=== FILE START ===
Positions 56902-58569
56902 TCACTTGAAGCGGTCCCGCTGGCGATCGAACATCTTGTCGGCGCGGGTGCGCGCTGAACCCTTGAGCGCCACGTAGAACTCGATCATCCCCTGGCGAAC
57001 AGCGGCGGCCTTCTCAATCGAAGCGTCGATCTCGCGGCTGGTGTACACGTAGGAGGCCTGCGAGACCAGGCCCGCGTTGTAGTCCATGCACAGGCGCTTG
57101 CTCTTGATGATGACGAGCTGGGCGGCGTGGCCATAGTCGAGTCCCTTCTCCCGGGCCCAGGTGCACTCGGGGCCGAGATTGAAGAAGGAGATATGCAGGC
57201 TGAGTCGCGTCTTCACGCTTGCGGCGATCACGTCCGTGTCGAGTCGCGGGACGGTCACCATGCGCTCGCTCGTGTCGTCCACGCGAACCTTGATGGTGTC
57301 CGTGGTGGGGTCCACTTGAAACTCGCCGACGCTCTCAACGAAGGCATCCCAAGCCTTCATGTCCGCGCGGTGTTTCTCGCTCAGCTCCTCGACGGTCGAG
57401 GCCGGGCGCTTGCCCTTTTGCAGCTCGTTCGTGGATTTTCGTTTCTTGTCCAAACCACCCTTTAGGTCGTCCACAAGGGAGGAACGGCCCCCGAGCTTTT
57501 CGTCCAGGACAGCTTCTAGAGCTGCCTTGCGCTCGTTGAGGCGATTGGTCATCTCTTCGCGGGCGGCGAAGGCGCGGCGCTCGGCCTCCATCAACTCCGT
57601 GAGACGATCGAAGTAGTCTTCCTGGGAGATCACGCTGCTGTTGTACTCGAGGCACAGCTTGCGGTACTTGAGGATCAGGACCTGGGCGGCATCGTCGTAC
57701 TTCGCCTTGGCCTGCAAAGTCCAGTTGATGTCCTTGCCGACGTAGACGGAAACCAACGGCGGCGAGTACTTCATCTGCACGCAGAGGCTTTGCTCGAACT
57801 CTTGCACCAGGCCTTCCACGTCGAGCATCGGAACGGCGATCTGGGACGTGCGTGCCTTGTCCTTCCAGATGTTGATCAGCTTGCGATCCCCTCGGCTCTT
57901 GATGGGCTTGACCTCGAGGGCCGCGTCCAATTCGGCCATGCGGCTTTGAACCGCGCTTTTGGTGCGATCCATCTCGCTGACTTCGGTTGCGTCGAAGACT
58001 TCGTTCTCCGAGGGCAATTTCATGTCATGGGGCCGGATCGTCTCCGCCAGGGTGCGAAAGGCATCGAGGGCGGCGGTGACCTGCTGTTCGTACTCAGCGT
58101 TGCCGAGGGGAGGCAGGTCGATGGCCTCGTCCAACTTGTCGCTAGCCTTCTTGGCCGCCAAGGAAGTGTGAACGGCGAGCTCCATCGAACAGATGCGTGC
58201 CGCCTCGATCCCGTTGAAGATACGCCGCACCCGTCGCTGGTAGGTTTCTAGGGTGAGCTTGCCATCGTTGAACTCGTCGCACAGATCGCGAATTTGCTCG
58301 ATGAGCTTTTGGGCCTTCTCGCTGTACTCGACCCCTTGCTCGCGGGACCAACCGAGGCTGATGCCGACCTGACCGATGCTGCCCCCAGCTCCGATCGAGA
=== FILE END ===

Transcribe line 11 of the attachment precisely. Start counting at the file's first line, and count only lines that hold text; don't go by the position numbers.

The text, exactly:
57801 CTTGCACCAGGCCTTCCACGTCGAGCATCGGAACGGCGATCTGGGACGTGCGTGCCTTGTCCTTCCAGATGTTGATCAGCTTGCGATCCCCTCGGCTCTT